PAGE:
Funding Jail Expansion in California’s Central Valley

In California’s Central Valley, as in many rural places and small cities across the country, counties have been investing in expanded local carceral infrastructure—bigger jails to facilitate rising incarceration. And county jail construction, like the state’s prison boom, has been a state-led project. In most states, jail construction costs are paid for by the counties, but in California, jail construction is heavily subsidized by the state. The state has given its counties $4 billion to build or expand local jails since 1983, funding that has increased the ability to incarcerate at the local level in the face of both statewide opposition to prison construction and local opposition to jail expansion. The state has been subsidizing new county jails that are, in many cases, assumed to be improved because they are new. As John Prince, director of county jail construction for the Board of State and Community Corrections said, “It’s not [just] about building more beds; in this case, it’s about building more, better beds.”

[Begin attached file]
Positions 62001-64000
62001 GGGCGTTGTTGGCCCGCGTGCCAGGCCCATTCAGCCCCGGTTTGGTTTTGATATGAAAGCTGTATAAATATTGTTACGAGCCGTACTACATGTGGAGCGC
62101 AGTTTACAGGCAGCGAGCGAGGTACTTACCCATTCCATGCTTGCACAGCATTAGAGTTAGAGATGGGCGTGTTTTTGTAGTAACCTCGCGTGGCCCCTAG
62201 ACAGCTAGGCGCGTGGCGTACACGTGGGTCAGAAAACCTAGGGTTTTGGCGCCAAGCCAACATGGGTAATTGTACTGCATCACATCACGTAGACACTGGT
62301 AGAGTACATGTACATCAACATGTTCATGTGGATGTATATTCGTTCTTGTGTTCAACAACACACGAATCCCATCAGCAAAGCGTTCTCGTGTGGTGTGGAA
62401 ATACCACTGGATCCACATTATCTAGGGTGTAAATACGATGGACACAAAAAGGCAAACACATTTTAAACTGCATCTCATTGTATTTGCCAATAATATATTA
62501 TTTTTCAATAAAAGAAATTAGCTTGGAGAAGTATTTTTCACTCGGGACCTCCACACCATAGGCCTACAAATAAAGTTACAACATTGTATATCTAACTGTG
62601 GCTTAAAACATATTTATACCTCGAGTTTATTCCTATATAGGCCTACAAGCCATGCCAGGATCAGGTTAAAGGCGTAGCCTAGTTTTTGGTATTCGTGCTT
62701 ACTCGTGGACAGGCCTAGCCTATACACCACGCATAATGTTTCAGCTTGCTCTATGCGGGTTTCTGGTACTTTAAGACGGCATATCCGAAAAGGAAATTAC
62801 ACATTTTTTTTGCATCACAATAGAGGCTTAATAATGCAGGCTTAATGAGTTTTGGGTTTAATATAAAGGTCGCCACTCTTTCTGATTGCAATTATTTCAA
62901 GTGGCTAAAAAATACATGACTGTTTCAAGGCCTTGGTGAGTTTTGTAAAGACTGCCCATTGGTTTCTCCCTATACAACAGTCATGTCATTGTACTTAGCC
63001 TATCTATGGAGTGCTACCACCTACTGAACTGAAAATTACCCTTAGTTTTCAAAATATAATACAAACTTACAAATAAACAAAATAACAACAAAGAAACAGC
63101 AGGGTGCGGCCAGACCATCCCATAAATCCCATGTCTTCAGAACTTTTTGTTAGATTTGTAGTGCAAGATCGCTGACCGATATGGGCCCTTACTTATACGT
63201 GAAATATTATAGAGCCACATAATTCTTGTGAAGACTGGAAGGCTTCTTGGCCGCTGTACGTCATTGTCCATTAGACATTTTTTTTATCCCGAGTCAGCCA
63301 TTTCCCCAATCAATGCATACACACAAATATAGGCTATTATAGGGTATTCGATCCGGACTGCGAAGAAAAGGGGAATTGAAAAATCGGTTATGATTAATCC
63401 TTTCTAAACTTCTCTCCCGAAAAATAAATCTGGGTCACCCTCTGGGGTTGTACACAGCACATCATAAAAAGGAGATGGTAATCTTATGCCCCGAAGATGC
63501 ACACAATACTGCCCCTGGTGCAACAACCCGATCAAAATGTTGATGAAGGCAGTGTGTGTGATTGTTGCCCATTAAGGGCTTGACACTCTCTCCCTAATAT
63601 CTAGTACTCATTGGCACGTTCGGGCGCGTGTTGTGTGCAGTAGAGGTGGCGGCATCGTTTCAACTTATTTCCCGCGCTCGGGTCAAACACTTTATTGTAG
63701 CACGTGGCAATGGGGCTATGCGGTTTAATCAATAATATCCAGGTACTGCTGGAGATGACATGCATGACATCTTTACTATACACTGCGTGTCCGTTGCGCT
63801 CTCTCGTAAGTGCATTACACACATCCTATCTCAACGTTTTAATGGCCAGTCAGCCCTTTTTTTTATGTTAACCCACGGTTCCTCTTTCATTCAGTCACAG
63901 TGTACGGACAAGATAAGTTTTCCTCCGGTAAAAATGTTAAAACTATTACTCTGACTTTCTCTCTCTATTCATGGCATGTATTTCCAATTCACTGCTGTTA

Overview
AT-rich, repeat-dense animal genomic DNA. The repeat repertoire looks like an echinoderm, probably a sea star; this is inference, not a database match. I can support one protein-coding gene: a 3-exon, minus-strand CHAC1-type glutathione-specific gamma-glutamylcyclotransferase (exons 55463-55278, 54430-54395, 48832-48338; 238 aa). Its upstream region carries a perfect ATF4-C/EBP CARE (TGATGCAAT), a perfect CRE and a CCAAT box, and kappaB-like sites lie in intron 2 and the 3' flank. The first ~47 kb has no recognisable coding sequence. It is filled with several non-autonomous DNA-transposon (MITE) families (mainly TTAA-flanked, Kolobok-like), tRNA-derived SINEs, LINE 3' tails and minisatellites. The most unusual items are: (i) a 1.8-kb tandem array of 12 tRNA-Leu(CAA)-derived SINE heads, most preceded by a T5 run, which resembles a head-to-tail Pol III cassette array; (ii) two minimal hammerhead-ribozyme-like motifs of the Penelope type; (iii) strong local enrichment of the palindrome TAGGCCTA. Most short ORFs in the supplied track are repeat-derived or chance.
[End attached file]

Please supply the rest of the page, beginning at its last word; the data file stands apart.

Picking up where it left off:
In 1978, after California voters approved Proposition 13, which put a stringent cap on property taxes and limited local capacity to issue government debt, county officials were unable to easily finance capital infrastructure. Elected officials, led by State Senator Robert Presley, a former Riverside County sheriff's deputy, devised a solution: a series of legislative ballot measures to authorize state general obligation bonds to fund local infrastructure. The first of these was put on the general election ballot in 1982 and raised $500 million for public schools and $280 million for local jails. In total, statewide ballot measures set aside $1.5 billion for county jail construction in the 1980s—$4.5 billion in today’s dollars. According to a 1996 Board of Corrections report to the legislature on the jail construction fund, the program was responsible for a 123 percent increase in county jail capacity, from 31,824 to 70,858. A subsequent state legislative program from 2007 to present has dedicated $2.5 billion to build county jail capacity across the state to hold 14,939 people.

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Mural in Kings County, California | Photo by Jack Norton